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Water Science & Technology: Water Supply Vol 1 No 4 pp 103–110 © IWA Publishing 2001

Using a comprehensive model to identify the major mechanisms of chloramine decay in distribution systems

J. Woolschlager*, B. Rittmann**, P. Piriou***, L. Kiene**** and B. Schwartz*****

*Department of Civil Engineering, Northwestern University, 2145 Sheridan Road, Evanston, Illinois 60208, USA
**Department of Civil Engineering, Northwestern University, 2145 Sheridan Road, Evanston, Illinois 60208, USA
***Distribution System Department, Suez-Lyonnaise des Eaux/CIRSEE, 38 rue du President Wilson, Le Pecq 78230, France
****Distribution System Department, Suez-Lyonnaise des Eaux/CIRSEE, 38 rue du President Wilson, Le Pecq 78230, France
*****Director of Water Quality, United Water, 200 Old Hook Road, Harrington Park, New Jersey 07640, USA


ABSTRACT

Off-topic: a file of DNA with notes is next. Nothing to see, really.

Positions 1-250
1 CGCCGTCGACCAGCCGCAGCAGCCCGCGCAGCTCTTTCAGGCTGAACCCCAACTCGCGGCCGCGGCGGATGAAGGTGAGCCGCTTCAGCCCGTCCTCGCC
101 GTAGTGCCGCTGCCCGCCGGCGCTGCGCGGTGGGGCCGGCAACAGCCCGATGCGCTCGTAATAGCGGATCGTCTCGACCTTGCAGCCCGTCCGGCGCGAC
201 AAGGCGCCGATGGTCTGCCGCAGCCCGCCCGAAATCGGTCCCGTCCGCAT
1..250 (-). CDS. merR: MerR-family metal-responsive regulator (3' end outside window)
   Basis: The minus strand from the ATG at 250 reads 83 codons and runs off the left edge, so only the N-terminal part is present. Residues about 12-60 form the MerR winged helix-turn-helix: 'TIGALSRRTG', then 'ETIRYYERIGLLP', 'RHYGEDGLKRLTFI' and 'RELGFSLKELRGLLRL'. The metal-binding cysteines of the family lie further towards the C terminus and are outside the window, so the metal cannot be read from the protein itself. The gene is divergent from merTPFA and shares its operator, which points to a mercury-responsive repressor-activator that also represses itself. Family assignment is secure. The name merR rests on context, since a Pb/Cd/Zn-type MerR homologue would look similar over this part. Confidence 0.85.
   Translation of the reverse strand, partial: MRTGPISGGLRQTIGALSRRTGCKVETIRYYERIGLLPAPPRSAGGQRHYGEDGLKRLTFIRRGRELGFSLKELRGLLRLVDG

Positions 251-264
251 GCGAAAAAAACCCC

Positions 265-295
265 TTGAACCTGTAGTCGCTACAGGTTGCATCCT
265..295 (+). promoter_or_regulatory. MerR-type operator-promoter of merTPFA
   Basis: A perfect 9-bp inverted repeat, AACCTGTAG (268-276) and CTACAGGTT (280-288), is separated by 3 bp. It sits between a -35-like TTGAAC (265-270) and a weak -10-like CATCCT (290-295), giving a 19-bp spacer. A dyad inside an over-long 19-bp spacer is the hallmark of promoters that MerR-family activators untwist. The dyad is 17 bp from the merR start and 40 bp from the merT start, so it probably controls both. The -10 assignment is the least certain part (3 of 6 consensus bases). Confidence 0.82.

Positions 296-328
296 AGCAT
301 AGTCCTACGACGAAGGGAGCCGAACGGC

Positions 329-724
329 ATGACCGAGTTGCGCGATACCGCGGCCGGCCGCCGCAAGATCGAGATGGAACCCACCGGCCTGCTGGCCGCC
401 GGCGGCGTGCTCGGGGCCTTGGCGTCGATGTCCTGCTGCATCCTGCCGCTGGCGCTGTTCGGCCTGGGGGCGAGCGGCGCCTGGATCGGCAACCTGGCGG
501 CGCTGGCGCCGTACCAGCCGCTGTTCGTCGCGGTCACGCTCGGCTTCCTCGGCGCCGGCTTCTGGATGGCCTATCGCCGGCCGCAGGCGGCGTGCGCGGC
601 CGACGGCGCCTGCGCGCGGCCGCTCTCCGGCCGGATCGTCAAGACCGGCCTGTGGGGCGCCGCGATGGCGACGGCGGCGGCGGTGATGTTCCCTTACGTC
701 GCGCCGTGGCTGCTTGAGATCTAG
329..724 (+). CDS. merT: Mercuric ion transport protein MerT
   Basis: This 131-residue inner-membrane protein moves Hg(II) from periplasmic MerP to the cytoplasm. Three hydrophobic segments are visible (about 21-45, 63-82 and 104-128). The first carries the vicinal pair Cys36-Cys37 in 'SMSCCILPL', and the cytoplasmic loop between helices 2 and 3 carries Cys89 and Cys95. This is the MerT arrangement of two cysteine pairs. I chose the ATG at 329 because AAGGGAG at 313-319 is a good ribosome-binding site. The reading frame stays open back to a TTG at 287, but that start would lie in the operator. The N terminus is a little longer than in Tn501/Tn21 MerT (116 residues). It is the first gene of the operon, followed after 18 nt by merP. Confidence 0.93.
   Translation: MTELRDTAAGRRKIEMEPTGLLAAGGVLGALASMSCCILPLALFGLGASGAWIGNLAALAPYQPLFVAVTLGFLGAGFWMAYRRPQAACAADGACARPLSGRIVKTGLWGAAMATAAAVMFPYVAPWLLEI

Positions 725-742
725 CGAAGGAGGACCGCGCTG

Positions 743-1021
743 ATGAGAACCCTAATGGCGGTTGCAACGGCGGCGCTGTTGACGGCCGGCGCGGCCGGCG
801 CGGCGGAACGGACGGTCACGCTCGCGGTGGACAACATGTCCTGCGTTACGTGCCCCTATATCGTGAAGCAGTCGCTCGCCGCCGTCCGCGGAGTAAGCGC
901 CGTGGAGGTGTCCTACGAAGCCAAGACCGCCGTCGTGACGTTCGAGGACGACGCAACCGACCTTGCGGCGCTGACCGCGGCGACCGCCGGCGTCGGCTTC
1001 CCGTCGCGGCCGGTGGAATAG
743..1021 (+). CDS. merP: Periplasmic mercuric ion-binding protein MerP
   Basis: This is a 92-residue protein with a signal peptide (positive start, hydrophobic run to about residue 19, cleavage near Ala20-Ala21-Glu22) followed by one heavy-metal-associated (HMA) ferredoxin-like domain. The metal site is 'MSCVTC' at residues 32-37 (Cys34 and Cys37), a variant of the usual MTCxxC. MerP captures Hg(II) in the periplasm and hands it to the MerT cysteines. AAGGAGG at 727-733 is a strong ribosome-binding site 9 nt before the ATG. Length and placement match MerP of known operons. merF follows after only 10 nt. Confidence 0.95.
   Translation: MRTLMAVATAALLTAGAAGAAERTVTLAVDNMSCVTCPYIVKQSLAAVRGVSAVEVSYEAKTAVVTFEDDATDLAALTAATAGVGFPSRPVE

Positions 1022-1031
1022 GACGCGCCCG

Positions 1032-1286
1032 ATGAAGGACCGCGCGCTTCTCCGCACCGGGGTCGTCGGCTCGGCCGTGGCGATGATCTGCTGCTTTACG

The principle mechanisms of chloramine residual decay in drinking water distribution systems is examined using a comprehensive model of chloramine reactions calibrated to distribution system data. The results reveal that four principle chloramine decay mechanisms must be considered, including: reactions with hypochlorous acid/ion (HOCl/OCl-); an auto- catalytic reaction in which chloramines spontaneously decay in the absence of other reactants; oxidation reactions with reduced forms of organics and iron; and biologically-catalyzed reactions, such as the reactions with nitrite produced by nitrifiers as well as the direct cometabolism of chloramines by nitrifiers. The chloramine reaction model fits the distribution system data best when all of these reactions, including cometabolism of chloramines by nitrifiers, are included in the model.

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